9. I'm getting confused now Pete - first of all there is a MAD thread I can't find, then there is a WNW wind which whizzes across from the North Sea to the Baltic. I still remember the lecture relating to Katabatic and Anabatic winds when I was an air cadet 60 years ago - something to be aware of when coming into to land in a hilly area, or near a polar ice cap. Anyway monkeys don't have brass balls, except for the 'See no evil, hear no evil and say no evil' variants. The suggestion was that they were brass triangles on board the old fighting vessels used to store cannon balls but to pile them high on board a tossing ship, a lot would likely fall off anyway with the movement. Also it is suggested that there is insufficient of a coefficient of expansion between iron and brass to cause sufficient of an expansion and contraction to cause the balls to fall off. so that is another one of life's mysteries to depict it is bloody cold. But all is not lost apparently there is scientific evidence to say that having cooler nether regions enhances fertility, not that it will bother me too much in my dotage.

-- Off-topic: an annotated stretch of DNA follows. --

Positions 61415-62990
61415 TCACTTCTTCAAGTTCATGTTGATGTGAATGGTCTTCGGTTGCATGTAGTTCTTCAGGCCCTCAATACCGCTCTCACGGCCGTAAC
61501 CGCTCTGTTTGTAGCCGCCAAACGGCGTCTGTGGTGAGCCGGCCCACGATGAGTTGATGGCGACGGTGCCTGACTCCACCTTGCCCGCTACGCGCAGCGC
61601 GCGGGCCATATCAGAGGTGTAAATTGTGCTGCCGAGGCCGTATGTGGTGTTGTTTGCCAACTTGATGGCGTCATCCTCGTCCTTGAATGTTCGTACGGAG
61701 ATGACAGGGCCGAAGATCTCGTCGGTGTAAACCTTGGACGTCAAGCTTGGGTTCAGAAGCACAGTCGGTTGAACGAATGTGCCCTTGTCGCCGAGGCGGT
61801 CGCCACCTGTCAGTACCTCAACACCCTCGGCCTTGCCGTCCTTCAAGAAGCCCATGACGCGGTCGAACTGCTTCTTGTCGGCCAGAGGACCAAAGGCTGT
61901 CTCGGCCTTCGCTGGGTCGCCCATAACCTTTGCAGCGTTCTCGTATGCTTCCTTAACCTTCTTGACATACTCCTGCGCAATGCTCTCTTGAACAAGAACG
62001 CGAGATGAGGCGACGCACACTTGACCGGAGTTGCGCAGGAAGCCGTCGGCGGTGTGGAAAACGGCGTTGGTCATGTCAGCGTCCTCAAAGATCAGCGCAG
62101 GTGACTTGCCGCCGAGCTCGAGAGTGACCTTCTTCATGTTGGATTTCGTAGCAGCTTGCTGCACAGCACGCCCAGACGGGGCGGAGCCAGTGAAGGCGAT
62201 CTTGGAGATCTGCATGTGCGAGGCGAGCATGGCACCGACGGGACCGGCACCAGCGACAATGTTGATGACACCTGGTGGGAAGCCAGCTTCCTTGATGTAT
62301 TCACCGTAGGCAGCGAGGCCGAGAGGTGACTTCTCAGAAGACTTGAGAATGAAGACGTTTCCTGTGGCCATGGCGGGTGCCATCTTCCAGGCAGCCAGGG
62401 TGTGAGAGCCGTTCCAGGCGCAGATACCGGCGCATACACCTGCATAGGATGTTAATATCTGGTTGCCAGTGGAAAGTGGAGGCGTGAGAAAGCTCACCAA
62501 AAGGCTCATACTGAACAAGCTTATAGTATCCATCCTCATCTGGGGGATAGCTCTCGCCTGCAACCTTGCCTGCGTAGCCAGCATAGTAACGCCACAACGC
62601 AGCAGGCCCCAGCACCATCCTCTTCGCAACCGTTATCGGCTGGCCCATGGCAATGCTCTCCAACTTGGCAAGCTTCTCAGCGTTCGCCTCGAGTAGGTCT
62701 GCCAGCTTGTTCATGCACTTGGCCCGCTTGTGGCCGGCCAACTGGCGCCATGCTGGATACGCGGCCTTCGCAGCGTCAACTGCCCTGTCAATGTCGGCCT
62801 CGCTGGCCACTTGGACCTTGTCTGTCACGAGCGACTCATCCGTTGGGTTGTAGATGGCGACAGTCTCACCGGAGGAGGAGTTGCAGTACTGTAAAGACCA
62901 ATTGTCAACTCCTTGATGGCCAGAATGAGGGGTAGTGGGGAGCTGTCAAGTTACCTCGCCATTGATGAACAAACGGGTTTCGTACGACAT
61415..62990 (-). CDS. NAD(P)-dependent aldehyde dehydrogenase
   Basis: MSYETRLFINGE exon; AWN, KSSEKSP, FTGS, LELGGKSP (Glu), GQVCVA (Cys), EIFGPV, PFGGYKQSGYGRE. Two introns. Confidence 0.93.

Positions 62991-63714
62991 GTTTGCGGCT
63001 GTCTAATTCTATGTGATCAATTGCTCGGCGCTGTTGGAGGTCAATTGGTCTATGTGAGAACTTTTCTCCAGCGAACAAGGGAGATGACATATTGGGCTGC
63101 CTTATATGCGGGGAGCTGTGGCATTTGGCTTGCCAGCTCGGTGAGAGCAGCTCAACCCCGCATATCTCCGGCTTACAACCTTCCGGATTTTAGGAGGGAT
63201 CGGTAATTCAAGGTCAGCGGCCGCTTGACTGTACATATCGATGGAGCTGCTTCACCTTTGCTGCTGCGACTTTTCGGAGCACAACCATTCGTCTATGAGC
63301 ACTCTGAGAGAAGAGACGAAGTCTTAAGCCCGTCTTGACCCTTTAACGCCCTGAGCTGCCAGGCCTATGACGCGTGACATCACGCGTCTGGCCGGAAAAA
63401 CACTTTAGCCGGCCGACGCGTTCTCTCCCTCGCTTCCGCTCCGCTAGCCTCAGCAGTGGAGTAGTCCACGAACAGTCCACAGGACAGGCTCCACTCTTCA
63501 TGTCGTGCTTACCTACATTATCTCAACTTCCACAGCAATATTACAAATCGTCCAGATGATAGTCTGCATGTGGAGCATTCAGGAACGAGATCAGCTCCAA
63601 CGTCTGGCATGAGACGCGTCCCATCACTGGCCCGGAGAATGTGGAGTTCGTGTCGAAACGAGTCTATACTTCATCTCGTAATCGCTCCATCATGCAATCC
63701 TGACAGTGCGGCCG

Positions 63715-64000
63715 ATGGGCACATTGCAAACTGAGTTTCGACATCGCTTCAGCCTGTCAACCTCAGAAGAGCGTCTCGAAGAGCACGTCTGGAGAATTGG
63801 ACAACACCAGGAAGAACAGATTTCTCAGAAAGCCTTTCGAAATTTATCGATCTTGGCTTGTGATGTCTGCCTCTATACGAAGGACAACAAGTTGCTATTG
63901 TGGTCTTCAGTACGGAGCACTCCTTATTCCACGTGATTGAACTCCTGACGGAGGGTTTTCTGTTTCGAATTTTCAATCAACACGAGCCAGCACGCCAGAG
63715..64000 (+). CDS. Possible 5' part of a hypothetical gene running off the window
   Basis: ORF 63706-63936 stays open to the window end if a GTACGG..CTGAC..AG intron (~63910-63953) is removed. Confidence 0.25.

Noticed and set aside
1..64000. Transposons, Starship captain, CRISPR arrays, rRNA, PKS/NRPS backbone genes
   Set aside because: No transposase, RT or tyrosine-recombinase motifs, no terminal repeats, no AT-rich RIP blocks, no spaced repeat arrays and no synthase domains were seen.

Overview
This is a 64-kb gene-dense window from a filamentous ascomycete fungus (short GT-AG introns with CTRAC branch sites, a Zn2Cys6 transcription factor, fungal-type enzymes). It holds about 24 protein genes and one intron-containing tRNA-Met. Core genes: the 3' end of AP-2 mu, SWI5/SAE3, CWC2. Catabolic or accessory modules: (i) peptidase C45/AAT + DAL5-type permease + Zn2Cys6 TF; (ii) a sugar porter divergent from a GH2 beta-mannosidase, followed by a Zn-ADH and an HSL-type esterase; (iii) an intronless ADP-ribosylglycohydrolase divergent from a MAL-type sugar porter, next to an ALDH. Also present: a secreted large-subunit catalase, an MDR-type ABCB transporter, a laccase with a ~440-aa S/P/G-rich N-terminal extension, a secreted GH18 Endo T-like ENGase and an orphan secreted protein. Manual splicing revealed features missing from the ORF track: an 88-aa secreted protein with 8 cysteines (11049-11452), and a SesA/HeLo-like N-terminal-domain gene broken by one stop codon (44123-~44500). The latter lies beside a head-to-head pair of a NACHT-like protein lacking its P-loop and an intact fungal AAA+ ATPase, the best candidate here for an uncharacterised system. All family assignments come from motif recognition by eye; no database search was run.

10. Take it that it would be a Katabatic effect, see there is snow about and the air on the tops of the hills gets cooled down more, thus heavier, then it rolls down hill. They can be pretty vicious in the cases of where they come off the ice caps of the Arctic and Antarctic.
  11. Well, yes Pete, I agree, the ultimate prognosis is that with an expanding universe the matter will grow too far apart to permit the reformation of new stars, so eventually the existing ones will gradually die out, though I am not really expecting that within the next week or two. At the same time nobody has really worked out what was before the 'big bang' and what triggered it off, though some speculate it may have been interference via a parallel universe. Nature also goes in cycles, so may it be that universes are created and die in cycles, as stars and galaxies do currently? I don't really know, I wasn't around when all this happened being a tad younger than 13.7 billion years old. All I really know is that it is mind boggling and too much for my little pea brain to take in - I just ask questions and wonder. There will always be competing theories, some of which are eventually accepted because there is evidence for them but in the meantime, during this 100 years, I expect there will be more discoveries, some of which will be firmed up but they will also serve to produce further questions which will lead to good arguing points - that is assuming we don't blow ourselves up in the meantime - but little by little the sum of man's knowledge will increase - so the world is not flat after all.